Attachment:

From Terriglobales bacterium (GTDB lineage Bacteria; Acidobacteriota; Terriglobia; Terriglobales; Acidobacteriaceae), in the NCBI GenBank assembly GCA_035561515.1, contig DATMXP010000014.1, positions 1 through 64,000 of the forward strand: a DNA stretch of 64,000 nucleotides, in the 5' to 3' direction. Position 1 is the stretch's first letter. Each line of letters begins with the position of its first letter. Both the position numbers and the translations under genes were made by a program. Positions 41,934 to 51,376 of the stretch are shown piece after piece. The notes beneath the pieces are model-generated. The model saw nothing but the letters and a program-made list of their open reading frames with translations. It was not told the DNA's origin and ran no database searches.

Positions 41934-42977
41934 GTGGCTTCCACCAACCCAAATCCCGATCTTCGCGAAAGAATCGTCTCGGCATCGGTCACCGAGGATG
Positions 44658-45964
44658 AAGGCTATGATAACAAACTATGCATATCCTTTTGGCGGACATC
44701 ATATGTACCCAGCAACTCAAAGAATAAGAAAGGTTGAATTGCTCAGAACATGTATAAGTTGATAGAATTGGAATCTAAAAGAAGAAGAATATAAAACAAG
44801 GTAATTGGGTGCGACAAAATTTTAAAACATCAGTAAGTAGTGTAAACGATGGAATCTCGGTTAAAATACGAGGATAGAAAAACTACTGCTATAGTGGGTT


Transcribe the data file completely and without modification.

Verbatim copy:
From Terriglobales bacterium (GTDB lineage Bacteria; Acidobacteriota; Terriglobia; Terriglobales; Acidobacteriaceae), in the NCBI GenBank assembly GCA_035561515.1, contig DATMXP010000014.1, positions 1 through 64,000 of the forward strand: a DNA stretch of 64,000 nucleotides, in the 5' to 3' direction. Position 1 is the stretch's first letter. Each line of letters begins with the position of its first letter. Both the position numbers and the translations under genes were made by a program. Positions 41,934 to 51,376 of the stretch are shown piece after piece. The notes beneath the pieces are model-generated. The model saw nothing but the letters and a program-made list of their open reading frames with translations. It was not told the DNA's origin and ran no database searches.

Positions 41934-42977
41934 GTGGCTTCCACCAACCCAAATCCCGATCTTCGCGAAAGAATCGTCTCGGCATCGGTCACCGAGGATG
Positions 44658-45964
44658 AAGGCTATGATAACAAACTATGCATATCCTTTTGGCGGACATC
44701 ATATGTACCCAGCAACTCAAAGAATAAGAAAGGTTGAATTGCTCAGAACATGTATAAGTTGATAGAATTGGAATCTAAAAGAAGAAGAATATAAAACAAG
44801 GTAATTGGGTGCGACAAAATTTTAAAACATCAGTAAGTAGTGTAAACGATGGAATCTCGGTTAAAATACGAGGATAGAAAAACTACTGCTATAGTGGGTT